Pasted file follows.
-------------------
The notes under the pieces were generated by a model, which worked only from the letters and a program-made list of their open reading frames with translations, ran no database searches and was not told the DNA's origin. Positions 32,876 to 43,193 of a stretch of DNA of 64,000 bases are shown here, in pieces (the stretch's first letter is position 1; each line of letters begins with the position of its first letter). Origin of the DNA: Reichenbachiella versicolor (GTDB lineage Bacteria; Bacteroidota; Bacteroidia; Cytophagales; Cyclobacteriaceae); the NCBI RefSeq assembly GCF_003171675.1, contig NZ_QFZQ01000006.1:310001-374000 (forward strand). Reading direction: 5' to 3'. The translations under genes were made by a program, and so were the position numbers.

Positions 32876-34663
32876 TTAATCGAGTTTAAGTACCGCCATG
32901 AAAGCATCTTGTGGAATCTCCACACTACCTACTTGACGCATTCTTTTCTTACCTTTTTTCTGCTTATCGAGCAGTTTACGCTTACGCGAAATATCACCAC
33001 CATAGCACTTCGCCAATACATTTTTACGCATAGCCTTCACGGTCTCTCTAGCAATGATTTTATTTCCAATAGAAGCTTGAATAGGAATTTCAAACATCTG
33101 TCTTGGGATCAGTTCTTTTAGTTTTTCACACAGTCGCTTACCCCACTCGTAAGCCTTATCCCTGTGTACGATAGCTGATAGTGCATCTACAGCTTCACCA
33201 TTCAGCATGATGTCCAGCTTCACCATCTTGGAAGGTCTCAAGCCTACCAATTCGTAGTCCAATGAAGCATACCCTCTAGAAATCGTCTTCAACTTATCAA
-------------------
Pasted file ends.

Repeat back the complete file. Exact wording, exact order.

The notes under the pieces were generated by a model, which worked only from the letters and a program-made list of their open reading frames with translations, ran no database searches and was not told the DNA's origin. Positions 32,876 to 43,193 of a stretch of DNA of 64,000 bases are shown here, in pieces (the stretch's first letter is position 1; each line of letters begins with the position of its first letter). Origin of the DNA: Reichenbachiella versicolor (GTDB lineage Bacteria; Bacteroidota; Bacteroidia; Cytophagales; Cyclobacteriaceae); the NCBI RefSeq assembly GCF_003171675.1, contig NZ_QFZQ01000006.1:310001-374000 (forward strand). Reading direction: 5' to 3'. The translations under genes were made by a program, and so were the position numbers.

Positions 32876-34663
32876 TTAATCGAGTTTAAGTACCGCCATG
32901 AAAGCATCTTGTGGAATCTCCACACTACCTACTTGACGCATTCTTTTCTTACCTTTTTTCTGCTTATCGAGCAGTTTACGCTTACGCGAAATATCACCAC
33001 CATAGCACTTCGCCAATACATTTTTACGCATAGCCTTCACGGTCTCTCTAGCAATGATTTTATTTCCAATAGAAGCTTGAATAGGAATTTCAAACATCTG
33101 TCTTGGGATCAGTTCTTTTAGTTTTTCACACAGTCGCTTACCCCACTCGTAAGCCTTATCCCTGTGTACGATAGCTGATAGTGCATCTACAGCTTCACCA
33201 TTCAGCATGATGTCCAGCTTCACCATCTTGGAAGGTCTCAAGCCTACCAATTCGTAGTCCAATGAAGCATACCCTCTAGAAATCGTCTTCAACTTATCAA